Business Irish

Sunday 19 November 2017

Kerry shares fall after firm predicts lower earnings growth for the year

Traders work on the floor of the New York Stock Exchange following its reopening. Photo: Reuters
Traders work on the floor of the New York Stock Exchange following its reopening. Photo: Reuters
Peter Flanagan

Peter Flanagan

SHARES in Kerry Group fell after the food giant marginally cut its full-year earnings guidance and said it was dealing with ongoing problems in its Irish consumer foods sector.

In an interim management statement covering the nine months to the end of September, the Tralee-based company said it now expected to post earnings per share growth for 2012 of between 9pc and 11pc, down slightly from the 8pc to 12pc it had previously indicated.

The company, which is creating 900 jobs at a research plant in Kildare, said it recorded "good organic growth" across all its business during the year so far, but had had to deal with "challenging market conditions in Europe and the continuing competitive consumer foods market situation in Ireland and the UK".

For the year so far, revenue climbed 10.9pc to €4.4bn, while on a like-for-like basis business sales were up 2pc.

Trading profit is up 12.1pc year on year, even as the company dealt with what it described as "unallocated" development costs relating to an internal restructuring that has been going on for some time.

Margins increased 10bps, which all came from the ingredients and flavours (I&F) business, which now drives most of Kerry's profits.

That division increased revenue by nearly 15pc and recorded growth across all of its markets, but especially the US and Asia.

In contrast, the consumer foods business struggled, with the company describing the division's performance as "satisfactory".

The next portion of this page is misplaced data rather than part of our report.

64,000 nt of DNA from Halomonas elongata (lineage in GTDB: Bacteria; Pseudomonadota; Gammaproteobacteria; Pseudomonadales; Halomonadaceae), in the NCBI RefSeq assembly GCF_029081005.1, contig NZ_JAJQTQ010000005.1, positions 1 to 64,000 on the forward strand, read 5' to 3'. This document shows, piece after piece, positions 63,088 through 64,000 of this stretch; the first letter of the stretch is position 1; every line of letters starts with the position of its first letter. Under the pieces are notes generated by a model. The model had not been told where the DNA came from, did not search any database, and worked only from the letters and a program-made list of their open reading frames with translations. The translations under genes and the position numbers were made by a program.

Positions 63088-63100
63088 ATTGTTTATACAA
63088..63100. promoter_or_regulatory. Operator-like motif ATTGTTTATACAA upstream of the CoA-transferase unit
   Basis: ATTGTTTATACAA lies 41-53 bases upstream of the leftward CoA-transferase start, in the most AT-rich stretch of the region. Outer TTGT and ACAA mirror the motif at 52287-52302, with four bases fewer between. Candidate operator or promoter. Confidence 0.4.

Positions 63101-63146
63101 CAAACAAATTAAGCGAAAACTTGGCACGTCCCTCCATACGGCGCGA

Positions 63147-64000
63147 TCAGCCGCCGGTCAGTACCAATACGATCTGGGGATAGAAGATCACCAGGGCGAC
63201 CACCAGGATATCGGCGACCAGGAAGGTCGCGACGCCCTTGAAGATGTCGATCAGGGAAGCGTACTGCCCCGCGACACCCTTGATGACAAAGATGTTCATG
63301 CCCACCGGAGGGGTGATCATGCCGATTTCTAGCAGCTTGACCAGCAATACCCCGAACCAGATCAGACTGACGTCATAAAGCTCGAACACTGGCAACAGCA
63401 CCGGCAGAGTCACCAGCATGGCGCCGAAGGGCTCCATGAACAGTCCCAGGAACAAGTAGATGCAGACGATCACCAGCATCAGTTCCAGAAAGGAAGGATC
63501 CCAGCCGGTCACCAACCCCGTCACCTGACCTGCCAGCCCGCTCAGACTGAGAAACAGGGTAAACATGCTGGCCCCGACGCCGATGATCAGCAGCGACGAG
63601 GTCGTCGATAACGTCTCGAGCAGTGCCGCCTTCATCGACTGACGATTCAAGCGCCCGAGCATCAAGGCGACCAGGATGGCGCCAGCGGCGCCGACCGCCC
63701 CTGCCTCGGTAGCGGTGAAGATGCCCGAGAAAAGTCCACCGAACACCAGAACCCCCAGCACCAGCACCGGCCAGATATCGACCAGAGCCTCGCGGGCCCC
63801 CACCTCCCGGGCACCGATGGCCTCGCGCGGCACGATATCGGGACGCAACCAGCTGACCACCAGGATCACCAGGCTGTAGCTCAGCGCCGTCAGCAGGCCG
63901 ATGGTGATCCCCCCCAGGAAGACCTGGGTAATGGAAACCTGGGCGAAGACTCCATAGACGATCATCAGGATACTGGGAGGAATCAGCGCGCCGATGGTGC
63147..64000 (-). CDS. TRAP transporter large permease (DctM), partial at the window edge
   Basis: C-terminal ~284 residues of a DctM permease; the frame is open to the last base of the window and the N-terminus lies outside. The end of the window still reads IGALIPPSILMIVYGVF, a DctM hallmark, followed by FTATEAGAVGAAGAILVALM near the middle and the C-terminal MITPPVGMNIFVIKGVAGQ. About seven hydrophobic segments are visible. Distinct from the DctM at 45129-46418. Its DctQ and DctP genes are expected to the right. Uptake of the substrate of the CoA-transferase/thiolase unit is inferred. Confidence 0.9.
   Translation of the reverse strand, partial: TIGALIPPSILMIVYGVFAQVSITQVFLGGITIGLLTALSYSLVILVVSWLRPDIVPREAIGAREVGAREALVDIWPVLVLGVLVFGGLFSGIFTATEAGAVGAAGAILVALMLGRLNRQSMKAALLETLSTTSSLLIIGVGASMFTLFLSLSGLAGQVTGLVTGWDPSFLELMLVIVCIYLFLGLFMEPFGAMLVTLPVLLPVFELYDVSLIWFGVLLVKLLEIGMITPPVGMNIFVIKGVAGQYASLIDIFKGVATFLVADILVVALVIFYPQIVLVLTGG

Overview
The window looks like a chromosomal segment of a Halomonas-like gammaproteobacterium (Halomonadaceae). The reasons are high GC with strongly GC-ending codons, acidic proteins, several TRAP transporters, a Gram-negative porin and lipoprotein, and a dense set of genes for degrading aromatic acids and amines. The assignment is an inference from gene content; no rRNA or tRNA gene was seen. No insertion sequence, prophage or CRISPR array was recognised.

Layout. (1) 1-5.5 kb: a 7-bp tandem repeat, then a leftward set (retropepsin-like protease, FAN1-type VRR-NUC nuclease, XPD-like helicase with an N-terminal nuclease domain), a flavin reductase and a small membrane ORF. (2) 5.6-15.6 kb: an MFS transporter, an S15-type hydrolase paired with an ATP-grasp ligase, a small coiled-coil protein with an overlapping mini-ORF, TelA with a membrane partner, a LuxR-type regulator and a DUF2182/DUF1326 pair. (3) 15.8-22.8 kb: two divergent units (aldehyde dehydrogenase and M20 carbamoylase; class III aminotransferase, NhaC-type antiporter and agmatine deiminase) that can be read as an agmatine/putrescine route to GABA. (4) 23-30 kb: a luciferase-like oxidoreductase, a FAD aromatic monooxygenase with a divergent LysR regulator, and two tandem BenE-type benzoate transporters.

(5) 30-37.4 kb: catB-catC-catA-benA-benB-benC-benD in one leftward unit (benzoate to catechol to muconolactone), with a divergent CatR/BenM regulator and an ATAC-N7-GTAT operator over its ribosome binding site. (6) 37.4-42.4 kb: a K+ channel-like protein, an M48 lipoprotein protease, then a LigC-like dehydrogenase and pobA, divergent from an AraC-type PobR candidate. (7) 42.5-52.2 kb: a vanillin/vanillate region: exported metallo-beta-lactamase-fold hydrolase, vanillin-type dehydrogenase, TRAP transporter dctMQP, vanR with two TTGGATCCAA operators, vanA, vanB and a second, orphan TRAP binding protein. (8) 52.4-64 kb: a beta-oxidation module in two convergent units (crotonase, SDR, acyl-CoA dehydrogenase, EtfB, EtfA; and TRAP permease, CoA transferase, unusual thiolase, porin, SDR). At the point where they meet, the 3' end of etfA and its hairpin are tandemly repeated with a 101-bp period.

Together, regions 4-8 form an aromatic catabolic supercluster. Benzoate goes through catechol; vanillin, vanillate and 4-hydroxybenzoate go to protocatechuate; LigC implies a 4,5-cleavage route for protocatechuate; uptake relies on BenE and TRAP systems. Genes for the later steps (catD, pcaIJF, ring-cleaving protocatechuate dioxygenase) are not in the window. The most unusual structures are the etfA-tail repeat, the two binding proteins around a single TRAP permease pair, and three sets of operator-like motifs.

"Against a backdrop of competitive, promotionally driven consumer foods markets in Ireland and the UK, Kerry Foods maintained a satisfactory overall business performance, the firm said.


"In Ireland, Kerry's dairy brands progressed well, but brand performance in the meat category was impacted by intense price-driven competition from private label and discounter offerings.

"Sales through independent retail channels were also adversely impacted by such trends," the company added in a statement.

The consumer business here remains "challenging". The group's Denny brand in particular "faced intense competition from heavily discounted private label offerings".

That reflected wider issues in the Irish market where private label goods have seen their market share grow sharply since the downturn.

Looking ahead, the company said it would be concentrating on "developing and fast-growing markets".

Kerry added: "The group's pharma platform will also be further extended in line with global market requirements, with significant investment in science and R&D capability, which will be leveraged globally."

Among other products, Kerry produces the coating used on many drugs capsules.

Kerry was flat in Dublin in early trading, but then trended steadily down after the IMS had been released. By the close the stock had fallen 2.6pc to €40.37. The shares are up more than 50pc in the past 12 months.

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